Formula one is formally warning potential shareholders that a key to the sport's health is 81-year-old Bernie Ecclestone.
Pre-marketing for F1's high profile Singapore floatation has begun, and a prospectus doing the rounds admitted the sport relies heavily on its diminutive chief executive.
The document, seen by the Financial Times, admitted Ecclestone is a suspect in the Gerhard Gribkowsky corruption scandal, and also the subject of civil proceedings relating to the sport's 2006 sale.
The Briton is also under investigation by Britain's tax authorities, the document admits.
"While we have a succession plan for Mr Ecclestone ... and contracted revenues which provide us stability in the near term, the loss of Mr Ecclestone could disrupt our operations and have a material adverse effect on our business and results of operation," said the circular.
The document also admitted the threat of key teams breaking away to race in their own series, and the potential for a fundamental shift in how the sport is broadcast.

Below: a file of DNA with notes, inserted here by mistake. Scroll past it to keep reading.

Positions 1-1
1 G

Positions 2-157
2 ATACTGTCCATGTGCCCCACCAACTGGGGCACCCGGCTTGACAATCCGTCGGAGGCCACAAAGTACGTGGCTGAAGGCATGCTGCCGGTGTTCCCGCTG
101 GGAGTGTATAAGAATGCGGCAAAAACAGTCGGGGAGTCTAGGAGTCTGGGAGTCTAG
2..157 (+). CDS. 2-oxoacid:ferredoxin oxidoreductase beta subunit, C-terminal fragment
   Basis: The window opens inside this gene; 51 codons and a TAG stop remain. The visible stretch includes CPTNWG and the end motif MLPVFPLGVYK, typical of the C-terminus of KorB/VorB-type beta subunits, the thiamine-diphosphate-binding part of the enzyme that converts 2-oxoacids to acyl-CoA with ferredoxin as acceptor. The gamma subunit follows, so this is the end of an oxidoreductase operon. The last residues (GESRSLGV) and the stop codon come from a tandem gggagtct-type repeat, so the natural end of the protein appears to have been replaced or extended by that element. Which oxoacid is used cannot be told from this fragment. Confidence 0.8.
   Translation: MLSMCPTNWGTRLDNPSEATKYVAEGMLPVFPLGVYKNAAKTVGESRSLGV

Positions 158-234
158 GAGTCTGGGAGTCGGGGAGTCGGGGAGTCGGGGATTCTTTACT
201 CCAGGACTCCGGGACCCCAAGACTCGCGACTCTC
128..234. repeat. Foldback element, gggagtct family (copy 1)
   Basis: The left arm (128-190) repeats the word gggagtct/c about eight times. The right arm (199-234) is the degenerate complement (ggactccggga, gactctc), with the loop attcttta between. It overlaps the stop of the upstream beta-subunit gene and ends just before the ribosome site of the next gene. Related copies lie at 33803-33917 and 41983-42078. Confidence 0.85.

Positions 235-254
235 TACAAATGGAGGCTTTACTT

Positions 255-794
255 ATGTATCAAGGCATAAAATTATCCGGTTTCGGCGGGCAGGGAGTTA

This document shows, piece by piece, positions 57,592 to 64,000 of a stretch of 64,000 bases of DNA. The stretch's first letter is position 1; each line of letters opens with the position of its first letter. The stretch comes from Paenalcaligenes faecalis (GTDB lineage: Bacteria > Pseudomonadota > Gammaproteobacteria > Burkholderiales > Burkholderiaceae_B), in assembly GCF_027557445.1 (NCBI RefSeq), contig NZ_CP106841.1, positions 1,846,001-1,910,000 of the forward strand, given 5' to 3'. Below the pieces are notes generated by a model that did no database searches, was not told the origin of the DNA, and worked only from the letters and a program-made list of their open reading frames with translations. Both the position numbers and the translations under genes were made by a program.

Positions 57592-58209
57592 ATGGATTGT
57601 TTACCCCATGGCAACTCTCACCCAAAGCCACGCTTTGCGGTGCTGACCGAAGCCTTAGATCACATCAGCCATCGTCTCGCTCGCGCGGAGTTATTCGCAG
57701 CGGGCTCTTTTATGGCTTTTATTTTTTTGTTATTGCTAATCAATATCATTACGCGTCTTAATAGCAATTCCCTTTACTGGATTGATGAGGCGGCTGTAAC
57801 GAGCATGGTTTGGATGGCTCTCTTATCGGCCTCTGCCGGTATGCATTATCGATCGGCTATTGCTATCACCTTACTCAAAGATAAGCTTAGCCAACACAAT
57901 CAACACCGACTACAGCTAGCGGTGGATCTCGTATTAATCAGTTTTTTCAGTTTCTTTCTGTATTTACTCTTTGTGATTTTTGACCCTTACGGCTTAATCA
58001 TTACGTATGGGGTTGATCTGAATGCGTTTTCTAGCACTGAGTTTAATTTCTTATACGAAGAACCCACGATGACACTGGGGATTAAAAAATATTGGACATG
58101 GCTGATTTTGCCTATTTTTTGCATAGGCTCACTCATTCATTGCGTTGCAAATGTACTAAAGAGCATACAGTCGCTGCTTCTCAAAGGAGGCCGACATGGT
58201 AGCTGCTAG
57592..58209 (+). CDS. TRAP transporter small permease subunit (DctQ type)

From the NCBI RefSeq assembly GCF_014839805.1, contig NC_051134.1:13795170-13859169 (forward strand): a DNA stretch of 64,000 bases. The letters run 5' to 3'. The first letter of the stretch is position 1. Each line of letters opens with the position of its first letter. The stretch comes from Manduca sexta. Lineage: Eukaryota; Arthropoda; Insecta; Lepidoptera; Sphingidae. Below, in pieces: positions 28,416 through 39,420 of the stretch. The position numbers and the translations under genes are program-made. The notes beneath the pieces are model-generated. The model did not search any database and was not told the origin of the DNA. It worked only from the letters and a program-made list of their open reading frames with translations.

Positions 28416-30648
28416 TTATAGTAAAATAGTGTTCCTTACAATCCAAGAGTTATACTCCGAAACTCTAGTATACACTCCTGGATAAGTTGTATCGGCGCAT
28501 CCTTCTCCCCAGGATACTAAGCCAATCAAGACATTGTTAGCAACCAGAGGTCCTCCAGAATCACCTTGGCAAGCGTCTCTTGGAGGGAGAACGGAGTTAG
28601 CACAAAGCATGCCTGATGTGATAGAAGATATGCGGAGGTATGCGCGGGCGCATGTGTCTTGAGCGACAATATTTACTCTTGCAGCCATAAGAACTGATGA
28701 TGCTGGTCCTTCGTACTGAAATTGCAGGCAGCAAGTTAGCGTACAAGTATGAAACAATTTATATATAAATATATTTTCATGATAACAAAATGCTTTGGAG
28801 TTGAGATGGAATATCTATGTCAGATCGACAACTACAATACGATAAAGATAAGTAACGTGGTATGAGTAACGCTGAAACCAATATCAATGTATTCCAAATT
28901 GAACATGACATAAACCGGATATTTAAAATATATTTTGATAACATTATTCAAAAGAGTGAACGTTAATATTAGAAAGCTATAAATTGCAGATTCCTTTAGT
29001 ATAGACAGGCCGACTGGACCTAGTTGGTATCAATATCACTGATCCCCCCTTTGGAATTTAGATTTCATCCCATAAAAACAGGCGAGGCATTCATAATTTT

"We may consider changing our (television) model and exploiting (internet streaming rights) independently in the future," it said.
Yet another potential problem is that Mercedes is yet to sign up to the new Concorde Agreement, with anonymous insiders continuing to insist the possibility the German carmaker will pull out.
Team boss Ross Brawn said the governing FIA also needs to get on board.
"So I think we'll see in the next few months clearly where the FIA stand on all of this," he is quoted by Reuters.
Ferrari president Luca di Montezemolo, however, welcomed the forthcoming flotation, amid news he might receive $25m in F1 shares as the board member representing F1's most historic team.
"We'll talk about it in Monte Carlo," Montezemolo is quoted by La Gazzetta dello Sport when asked about the floatation. "It would be an advantage for the teams -- more stability and also more transparency."